Trump’s normality problem limits potential for gains
White House official Steve Bannon is off the National Security Council, in a reversal of what had been an eyebrow-raising decision to put the president’s top political adviser on the NSC.
It is a step toward normality in a White House that has struggled with it, especially in the Oval Office.
One would have thought the sweet spot for President Donald Trump would be enough policy heterodoxy to convince marginal working-class voters that he’s a different kind of Republican, coupled with enough conventional behavior to take the edge off his radioactive image.
Instead, after about 75 days, it’s been the opposite on both counts. With some exceptions (banging on companies on Twitter for outsourcing, the heavy emphasis on immigration enforcement), the substance has been conventionally Republican, while the behavior has been outlandishly Trump.
The two are related. Since Trump is undisciplined, doesn’t have well-formulated policy views and will change his mind based on the last person he’s talked to, he’s not well-suited to driving an agenda.
The result could well be a Republican president with the kind of policy platform that leads people to believe the party is out of touch, presented in the most off-putting and needlessly combative way possible.
Consider: If there is one issue that Trump has been consistent on for decades, it is attacking free trade.
His jeremiads on trade clearly played a role in his breach of the Democrats’ blue wall in November. Yet, according to news reports, Trump’s team is having arguments about the fundamental direction of his trade policy.
How is this for priorities?
The administration apparently doesn’t know whether it is protectionist or not, but is utterly committed to defending every Saturday morning tweet from the president.
In other words, the only thing that is an unquestioned constant is Trump’s demeanor. Or to put it another way, Trump’s content may be subject to change, but never his style.
When all is said and done, the residue of distinctiveness of the Trump phenomenon could well be Trump himself, namely his ramshackle management, willingness to say anything and propensity for feeling slighted and hurling insults.
Tellingly, the president has sunk beneath 40 percent in a couple of polls without anything major having gone wrong.
The initial travel-ban rollout was a fiasco, but the policy has essentially been on hold since, blocked by the courts.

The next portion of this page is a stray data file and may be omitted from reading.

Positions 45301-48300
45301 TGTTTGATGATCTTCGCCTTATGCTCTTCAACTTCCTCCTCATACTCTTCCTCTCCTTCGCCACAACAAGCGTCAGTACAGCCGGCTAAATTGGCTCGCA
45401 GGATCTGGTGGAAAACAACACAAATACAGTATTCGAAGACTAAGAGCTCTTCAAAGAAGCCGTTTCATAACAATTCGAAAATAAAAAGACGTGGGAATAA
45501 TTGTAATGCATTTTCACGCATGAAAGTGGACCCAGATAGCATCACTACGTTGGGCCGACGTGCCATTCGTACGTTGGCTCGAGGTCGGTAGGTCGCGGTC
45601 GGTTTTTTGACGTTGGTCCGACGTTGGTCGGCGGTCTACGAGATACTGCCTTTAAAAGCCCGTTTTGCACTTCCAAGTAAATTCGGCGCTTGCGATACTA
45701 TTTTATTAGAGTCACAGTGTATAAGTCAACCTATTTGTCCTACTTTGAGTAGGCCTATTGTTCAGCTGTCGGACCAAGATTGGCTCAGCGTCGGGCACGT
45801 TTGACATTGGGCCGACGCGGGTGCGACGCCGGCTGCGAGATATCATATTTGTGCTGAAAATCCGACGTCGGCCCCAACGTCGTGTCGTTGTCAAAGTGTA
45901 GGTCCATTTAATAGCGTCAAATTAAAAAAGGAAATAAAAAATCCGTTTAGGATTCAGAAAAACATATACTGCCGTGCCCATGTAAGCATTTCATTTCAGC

The defeat of the health care bill was a blow, but it could still be revived.
Otherwise, there’s been no foreign blowup, the job market is reasonably strong, and every indicator of business and consumer sentiment is pointing in the right direction.
The drag on Trump has to be Trump himself.
You might have thought he’d have learned a lesson from the positive reaction to his selection of Neil Gorsuch — a normal pick, arrived at through a normal process, who may be the biggest success of the first year — and to his almost entirely conventional speech to the joint session of Congress.
Instead, they represented brief wanderings onto script from an otherwise improvisational actor.
Trump feels like he’s still up for grabs.
Will he end up accommodating the GOP establishment, going hard populist or throwing in with the New York moderates in his White House?
Regardless, how he conducts himself will remain equally a problem.
Perpetual warfare on all fronts doesn’t mean you’re winning, just that you have a lot of enemies. Counterpunching doesn’t always mean you’re hurting your adversary, just that you may be fighting on his terrain. Chaos doesn’t mean you’re draining the swamp, just that you’re wasting political capital.
The adage is that if you’re taking flak, it means you’re over the target.
In Trump’s case, it may mean that he decided on a whim to change the flight plan in the middle of the mission to divebomb some out-of-the-way, well-defended target.
Normality won’t mean anything until it reaches all the way to the top.